3D printed smart textiles allow one-step manufacture of wearable tech
Most smart textiles for wearables utilise conductive fibres that are woven or knitted into the material during production, or else applied to the surface of a finished garment. But a company in the UK is taking a 3D printed approach to smart textiles.
Tamicare has pioneered the Cosyflex system, which eliminates the extra steps needed to integrate conductive elements into clothing and textiles.
Instead, sensors and wiring can be printed alongside the rest of the textile in a single manufacturing process.
The 3D printing approach is applicable not just for smart textiles, but also more complex objects like shoes, which conventionally require over a hundred individual operations during manufacturing. The Cosyflex technology reduces this to three.
The material is created from natural rubber latex and viscose fibres, combining the stretch properties of spandex with the structural uniformity of non-woven textiles. The source materials are fully biodegradable, but other materials can also be used, such as natural latex, silicon, polyurethane, teflon, cotton, viscose and polyamide.
To produce the material, the manufacturer coats a solid surface with a wetting agent, and then flocks it with viscose fibres anchored vertically in the wetting agent. The manufacturer then sprays the exposed ends of the fibre liquid latex. After additional layers of viscose fibre flocking, and the result is a continuous piece of material with fibres on both sides. The porosity of the material can be adjusted depending on material extension.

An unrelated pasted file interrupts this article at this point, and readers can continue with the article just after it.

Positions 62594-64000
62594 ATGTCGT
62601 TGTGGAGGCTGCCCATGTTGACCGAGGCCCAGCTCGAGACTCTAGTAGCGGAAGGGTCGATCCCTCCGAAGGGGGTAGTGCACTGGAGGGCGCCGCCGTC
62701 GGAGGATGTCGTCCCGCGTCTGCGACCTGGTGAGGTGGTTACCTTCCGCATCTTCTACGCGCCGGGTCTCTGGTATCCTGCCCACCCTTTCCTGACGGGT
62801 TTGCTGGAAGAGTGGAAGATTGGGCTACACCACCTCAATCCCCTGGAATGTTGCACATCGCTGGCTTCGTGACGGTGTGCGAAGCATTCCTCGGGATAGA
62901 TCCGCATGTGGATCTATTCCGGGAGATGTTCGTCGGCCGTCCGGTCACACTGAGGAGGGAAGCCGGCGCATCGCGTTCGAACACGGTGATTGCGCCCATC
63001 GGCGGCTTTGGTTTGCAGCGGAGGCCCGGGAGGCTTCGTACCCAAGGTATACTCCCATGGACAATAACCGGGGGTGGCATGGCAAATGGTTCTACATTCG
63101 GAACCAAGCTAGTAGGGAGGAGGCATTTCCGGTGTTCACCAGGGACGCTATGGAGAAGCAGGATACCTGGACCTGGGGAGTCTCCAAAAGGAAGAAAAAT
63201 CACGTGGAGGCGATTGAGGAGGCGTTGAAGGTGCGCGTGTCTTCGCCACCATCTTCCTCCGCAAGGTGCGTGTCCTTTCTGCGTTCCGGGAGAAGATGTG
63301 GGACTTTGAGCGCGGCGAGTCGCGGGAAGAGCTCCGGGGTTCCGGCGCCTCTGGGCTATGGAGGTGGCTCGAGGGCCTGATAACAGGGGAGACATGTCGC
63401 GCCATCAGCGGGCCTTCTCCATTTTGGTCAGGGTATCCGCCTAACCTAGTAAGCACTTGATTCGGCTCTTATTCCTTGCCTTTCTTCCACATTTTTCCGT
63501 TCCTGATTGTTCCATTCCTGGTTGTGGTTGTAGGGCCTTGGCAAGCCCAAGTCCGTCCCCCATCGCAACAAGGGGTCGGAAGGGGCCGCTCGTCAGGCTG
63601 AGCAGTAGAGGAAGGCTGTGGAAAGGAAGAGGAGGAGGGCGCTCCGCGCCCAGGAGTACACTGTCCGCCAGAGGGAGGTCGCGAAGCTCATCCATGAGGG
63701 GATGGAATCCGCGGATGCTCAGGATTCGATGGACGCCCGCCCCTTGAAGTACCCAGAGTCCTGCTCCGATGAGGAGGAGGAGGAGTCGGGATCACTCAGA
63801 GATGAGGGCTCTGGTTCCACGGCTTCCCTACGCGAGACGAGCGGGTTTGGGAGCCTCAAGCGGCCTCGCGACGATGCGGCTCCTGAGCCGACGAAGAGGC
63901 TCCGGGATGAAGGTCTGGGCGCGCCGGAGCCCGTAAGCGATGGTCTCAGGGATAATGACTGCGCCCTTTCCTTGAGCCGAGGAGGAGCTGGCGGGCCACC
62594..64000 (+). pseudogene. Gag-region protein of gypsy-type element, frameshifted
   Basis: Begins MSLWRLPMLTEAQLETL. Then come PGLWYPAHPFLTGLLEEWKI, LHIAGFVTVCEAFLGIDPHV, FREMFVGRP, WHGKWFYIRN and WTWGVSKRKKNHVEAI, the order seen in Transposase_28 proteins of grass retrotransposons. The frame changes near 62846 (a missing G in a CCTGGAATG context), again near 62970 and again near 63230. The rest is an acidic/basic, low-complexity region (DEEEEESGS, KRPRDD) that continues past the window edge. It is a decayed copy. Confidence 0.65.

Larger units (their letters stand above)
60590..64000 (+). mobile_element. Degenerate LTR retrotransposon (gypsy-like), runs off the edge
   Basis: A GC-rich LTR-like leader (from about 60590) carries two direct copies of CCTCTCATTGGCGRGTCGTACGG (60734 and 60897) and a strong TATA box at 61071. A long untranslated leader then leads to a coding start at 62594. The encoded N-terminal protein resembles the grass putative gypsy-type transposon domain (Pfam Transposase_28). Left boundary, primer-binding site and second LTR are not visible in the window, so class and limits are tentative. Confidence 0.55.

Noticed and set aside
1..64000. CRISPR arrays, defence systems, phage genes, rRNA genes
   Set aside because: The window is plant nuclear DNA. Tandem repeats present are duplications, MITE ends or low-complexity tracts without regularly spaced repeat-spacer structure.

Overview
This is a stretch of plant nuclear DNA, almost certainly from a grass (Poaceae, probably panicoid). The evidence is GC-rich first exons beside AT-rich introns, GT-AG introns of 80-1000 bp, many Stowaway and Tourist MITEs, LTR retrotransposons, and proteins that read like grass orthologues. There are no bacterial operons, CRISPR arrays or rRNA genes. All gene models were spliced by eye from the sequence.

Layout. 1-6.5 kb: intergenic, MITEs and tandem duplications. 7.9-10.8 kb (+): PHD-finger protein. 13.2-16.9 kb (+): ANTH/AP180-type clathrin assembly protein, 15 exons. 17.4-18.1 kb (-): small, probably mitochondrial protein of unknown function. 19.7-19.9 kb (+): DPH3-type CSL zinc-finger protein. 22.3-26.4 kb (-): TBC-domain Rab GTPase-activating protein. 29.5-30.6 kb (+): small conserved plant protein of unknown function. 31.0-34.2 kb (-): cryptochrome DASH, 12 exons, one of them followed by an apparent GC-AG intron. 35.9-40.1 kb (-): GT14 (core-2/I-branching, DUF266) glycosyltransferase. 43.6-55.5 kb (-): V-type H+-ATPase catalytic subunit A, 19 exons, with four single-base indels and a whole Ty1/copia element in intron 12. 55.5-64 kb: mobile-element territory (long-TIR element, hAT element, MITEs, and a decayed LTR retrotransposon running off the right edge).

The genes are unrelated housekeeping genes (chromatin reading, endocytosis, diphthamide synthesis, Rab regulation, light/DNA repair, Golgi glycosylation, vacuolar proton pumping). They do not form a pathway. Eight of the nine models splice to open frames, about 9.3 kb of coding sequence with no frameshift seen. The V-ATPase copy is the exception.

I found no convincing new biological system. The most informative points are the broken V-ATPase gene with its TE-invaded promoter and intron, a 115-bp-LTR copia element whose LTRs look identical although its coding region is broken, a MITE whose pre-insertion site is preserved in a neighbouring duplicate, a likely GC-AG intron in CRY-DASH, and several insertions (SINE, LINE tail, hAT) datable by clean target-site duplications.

According to Tamicare, the material opens up new possibilities for product developers. It allows unlimited possibilities for patterns and textures, as well as different attributes in different parts of the same sheet of fabric, seamlessly and without sewing.
The Cosyflex fabric can be configured as a mesh, in multiple different colours, imprinted, embossed, perforated, patterned, etc.
Other advantages include instant creation of finished products from raw materials, without wastage from cutting, and the ability to mass produce via a fully automated process.
Tamicare is currently exploring the prospect of adding graphene inks into production, allowing the printing of wearable technology, as well as high-strength lightweight textiles for sport and defence applications.